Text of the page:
How social workers can address domestic violence during the World Cup

Women's Aid chief executive Polly Neate explains how social workers can address the increased risk of domestic violence during the World Cup

Women's Aid have launched a campaign on domestic violence during the World Cup

Polly Neate

By Polly Neate

Most football fans are completely opposed to domestic violence.

However, following the last World Cup there was increased reporting of domestic violence following games.

Because of this, the World Cup poses a particular set of challenges for social workers who work with families, given a large number will be affected by domestic violence.

Increased alcohol consumption, high emotions and the sometimes aggressively masculine culture which surrounds football can cause an increase in incidents of domestic violence. Women and children living with violent perpetrators may be more at risk during the World Cup.

Providing the right support at a particularly risky time is difficult for social workers when resources are heavily targeted only at the most “high-risk” victims.

Most women don’t report the abuse they are experiencing until a very late stage. But early intervention must include supporting victims to find safety for themselves and their children early on if it is to be effective.

Attention therefore needs to be focussed on earlier identification to trigger the right level of support so as not to worsen the situation. One key step in supporting families through early intervention is to be able to recognise and understand domestic violence.

Domestic Violence is defined by the Home Office as: “Any incident or pattern of incidents of controlling, coercive or threatening behaviour, violence or abuse between those aged 16 or over who are or have been intimate partners or family members regardless of gender or sexuality.”

It’s important to recognise that 89% of victims of repeat violence are women, and the vast majority of perpetrators are men.

However perpetrators engage in a variety of behaviours designed to control their victims and make them less credible, as can be seen in this wheel:

violence wheel

If a social worker sees these kinds of behaviours, they should recognise that other violence is probably occurring too.

A perpetrator will often use the threat of ‘unfeeling’ social workers as another form of control over a woman. She may feel she cannot disclose or leave him for fear that social services will take her children into care. It is important to recognise the perpetrator and support the woman where children are at risk to deny perpetrators that power.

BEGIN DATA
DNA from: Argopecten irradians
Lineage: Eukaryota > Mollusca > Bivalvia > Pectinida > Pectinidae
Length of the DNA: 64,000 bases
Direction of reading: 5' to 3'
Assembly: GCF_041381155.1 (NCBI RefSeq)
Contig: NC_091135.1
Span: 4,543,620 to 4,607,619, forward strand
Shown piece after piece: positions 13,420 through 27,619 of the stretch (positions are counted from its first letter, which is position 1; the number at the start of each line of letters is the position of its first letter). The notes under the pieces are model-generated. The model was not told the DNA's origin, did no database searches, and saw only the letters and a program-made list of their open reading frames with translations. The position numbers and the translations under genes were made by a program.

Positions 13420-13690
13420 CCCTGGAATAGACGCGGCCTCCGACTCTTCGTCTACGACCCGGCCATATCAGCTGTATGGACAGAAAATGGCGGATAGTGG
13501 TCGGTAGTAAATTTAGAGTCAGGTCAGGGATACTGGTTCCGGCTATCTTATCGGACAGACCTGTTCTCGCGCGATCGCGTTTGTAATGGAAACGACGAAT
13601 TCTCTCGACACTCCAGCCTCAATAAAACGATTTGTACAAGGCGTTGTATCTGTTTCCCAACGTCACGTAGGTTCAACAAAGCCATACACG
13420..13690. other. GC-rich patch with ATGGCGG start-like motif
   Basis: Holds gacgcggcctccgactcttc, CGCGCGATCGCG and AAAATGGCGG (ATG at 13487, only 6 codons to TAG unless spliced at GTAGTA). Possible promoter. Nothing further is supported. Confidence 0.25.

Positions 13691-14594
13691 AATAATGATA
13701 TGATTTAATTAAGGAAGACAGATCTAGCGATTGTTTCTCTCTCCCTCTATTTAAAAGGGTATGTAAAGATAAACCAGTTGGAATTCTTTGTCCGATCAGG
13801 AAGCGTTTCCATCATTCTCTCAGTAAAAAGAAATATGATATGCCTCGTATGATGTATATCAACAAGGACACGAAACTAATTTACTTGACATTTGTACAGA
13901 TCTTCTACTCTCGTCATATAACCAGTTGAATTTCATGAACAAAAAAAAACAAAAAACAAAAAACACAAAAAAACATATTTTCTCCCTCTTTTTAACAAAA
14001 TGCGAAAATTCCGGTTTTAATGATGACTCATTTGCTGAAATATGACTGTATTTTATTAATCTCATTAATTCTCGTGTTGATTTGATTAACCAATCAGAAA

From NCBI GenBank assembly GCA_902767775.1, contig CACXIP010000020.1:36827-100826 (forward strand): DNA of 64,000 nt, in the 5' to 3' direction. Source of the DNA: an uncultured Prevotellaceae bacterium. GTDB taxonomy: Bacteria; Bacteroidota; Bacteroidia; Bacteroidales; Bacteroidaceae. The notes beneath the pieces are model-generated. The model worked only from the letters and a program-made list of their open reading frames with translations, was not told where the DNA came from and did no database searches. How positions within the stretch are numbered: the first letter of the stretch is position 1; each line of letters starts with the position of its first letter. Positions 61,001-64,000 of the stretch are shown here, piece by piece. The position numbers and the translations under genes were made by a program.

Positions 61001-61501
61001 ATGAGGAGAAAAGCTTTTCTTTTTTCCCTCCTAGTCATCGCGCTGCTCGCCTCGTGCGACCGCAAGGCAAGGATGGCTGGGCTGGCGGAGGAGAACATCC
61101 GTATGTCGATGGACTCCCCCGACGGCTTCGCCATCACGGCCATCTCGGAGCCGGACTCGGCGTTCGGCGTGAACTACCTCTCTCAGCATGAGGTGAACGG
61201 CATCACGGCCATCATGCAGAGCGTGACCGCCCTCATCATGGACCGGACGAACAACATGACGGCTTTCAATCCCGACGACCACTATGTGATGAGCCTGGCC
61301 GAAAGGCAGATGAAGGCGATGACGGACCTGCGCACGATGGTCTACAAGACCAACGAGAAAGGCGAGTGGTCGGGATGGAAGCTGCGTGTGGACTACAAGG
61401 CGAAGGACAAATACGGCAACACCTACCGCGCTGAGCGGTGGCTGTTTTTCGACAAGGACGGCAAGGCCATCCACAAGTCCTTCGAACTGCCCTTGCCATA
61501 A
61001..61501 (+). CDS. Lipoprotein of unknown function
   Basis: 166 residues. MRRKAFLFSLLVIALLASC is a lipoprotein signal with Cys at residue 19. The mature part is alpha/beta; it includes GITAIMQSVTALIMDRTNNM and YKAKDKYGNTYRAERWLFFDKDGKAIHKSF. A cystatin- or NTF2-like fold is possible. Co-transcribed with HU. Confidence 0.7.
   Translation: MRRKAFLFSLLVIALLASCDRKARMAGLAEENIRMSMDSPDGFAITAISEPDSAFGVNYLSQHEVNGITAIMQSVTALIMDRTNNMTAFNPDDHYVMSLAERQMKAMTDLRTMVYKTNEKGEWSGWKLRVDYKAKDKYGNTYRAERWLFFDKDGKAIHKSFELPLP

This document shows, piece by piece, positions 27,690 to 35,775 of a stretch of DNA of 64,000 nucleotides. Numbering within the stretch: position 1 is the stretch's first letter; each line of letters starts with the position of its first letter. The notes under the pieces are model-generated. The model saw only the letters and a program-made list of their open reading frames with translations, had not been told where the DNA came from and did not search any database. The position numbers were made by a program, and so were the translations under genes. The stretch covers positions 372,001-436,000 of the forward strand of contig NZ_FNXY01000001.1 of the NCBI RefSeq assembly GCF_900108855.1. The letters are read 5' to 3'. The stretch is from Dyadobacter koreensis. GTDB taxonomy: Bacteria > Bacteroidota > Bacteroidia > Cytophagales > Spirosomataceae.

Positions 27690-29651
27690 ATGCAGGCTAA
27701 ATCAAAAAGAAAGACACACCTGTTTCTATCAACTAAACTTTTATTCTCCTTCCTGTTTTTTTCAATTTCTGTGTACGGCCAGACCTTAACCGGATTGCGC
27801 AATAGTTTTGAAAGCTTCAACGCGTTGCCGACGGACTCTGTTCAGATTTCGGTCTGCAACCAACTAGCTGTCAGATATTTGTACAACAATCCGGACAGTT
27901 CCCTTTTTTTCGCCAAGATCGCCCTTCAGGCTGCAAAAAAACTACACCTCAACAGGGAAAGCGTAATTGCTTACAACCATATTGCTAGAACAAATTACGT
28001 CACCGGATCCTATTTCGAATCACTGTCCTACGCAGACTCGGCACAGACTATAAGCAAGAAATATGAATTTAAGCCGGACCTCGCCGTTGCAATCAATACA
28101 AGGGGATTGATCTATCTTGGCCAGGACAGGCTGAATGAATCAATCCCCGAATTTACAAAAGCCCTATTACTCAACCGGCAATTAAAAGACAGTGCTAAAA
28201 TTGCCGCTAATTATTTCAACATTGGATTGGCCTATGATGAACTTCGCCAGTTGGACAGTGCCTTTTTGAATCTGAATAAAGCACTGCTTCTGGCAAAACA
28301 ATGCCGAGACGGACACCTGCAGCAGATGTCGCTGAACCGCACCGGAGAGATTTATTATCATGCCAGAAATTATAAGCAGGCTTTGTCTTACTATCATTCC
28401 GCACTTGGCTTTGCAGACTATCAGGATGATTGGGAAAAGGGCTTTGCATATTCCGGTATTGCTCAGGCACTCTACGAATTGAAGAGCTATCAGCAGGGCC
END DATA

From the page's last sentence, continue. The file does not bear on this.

To protect women and children at risk of domestic violence generally, there are four key steps:

  1. Flag the victim’s address with the police. This will provide background information making the primary aggressor identifiable in the event of a callout;
  2. Get to know your local specialist domestic violence service provider and how to refer to them. When speaking to a woman about abuse she is experiencing, offer her links to people who can support her to leave safely. Whilst the risk of staying may be very high, leaving the relationship does not guarantee that the violence will stop. In fact, a woman and her children are often in most danger when she is planning or making her exit;
  3. Follow your department’s domestic violence policies and ensure responses to domestic violence are as fast as possible to ensure the victim is supported and the perpetrator knows he will be held accountable;
  4. Seek specialist training on domestic violence, for example from the Women’s Aid National Training Centre, to improve your practice and that of your department.

During the World Cup, you can:

  • Avoid minimising abuse or blaming it on football to avoid colluding with abusers who might attempt to blame football for their behaviour;
  • Talk about safety planning with the victim prior to games;
  • Ask women and children if they are experiencing abuse and provide them with a referral to support services if they disclose.

Women’s Aid is launching the Football United Against Domestic Violence campaign this week, to coincide with the beginning of the World Cup, to bring the football community together against domestic violence.

We want to work with role models in football and engage clubs to send out a clear message that domestic violence is always unacceptable.

In the meantime, concerted efforts by all professionals, including social workers, are vital if we are to protect women and children at increased risk of violence this summer.

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